Fanatics raises $700 million, valuation crosses $31 billion

Fanatics raises $700 million, valuation crosses $31 billion

Fanatics Inc. raised around $700 million from a group of investors, pushing the sports-merchandising company's valuation to $31 billion, according to people familiar with the matter.

The people said that two-thirds of the new money came from parties that hadn't previously invested in the company, including private-equity firm Clearlake Capital Group LP, which led the round, and investment and merchant-banking firm LionTree LLC. Prior Fanatics investors, such as Silver Lake, Fidelity Management Research Co. and SoftBank Group Corp., were also among the participants.

The people said that the investment, which comes in the form of common stock, will be set aside for strategic M&A. They said the goal is to help Fanatics grow across its divisions, including its soon-to-be launched sports-betting and gaming business, and won't be used to fund its day-to- day operations.

Fanatics' latest valuation was a relatively modest step up from March, when it raised $1.5 billion at a $27 billion valuation. It stands out as one of the few instances in which a big company raised money at a higher valuation during the market turmoil of 2022.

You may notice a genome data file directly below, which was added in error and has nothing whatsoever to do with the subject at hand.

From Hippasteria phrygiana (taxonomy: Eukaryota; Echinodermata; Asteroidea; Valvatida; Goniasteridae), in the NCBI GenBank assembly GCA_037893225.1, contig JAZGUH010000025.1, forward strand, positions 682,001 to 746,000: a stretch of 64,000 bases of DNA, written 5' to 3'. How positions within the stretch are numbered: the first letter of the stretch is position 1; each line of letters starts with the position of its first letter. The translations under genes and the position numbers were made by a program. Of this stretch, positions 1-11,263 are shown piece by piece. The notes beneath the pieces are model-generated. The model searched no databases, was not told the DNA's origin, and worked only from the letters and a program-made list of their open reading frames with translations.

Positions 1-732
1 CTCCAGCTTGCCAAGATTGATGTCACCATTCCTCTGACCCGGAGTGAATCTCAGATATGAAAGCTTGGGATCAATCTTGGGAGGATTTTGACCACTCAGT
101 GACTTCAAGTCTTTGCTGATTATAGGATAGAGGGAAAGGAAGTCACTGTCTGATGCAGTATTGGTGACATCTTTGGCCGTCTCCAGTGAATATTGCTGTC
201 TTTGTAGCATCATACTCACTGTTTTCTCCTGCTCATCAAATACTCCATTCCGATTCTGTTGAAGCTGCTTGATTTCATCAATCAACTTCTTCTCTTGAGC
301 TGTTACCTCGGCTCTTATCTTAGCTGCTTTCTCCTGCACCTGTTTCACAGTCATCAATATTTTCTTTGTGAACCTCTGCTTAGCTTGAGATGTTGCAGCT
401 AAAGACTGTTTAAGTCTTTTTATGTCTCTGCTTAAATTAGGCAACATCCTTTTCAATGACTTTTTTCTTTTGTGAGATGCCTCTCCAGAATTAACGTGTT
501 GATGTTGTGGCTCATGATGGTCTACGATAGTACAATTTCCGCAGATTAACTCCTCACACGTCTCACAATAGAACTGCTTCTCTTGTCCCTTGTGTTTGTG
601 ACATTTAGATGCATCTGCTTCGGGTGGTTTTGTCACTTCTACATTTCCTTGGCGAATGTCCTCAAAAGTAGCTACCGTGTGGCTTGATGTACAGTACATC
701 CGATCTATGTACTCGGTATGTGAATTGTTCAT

The people said that the company expects to complete an initial public offering but plans to wait until the new-issue market reopens and some of its new business lines are more established.

Under Chief Executive Michael Rubin, Fanatics has tried to expand into areas beyond its core business of providing merchandise and memorabilia for professional sports teams. The people said that the business accounts for the bulk of the company's revenue, close to $6 billion in 2022 out of an expected total of nearly $7 billion.

Another division, Fanatics Collectibles, includes the trading-card business that the company launched last year, as well as a smaller one that offers sports-related nonfungible token, or NFTs. The unit is on track to post around $1 billion in sales this year, a figure that is expected to increase as more of its exclusive trading-card deals with players unions and leagues like the National Football League and the National Basketball Association kick in over the next few years, the people said.

In January, Fanatics said it was buying Topps Co., the dominant player in baseball cards. The purchase price was $500 million, according to The Wall Street Journal.

Rubin said that the third division of Fanatics -- its sports betting business - will launch in the spring of 2023 and will be in more than 15 states by the beginning of the next football season. Its launch would be the culmination of a months long effort by the company to enter the rapidly expanding market. Last year, Fanatics hired Matt King, the former CEO of FanDuel Group, to run the unit. In November 2021, it had an early setback when New York Gaming regulators rejected its application for a license.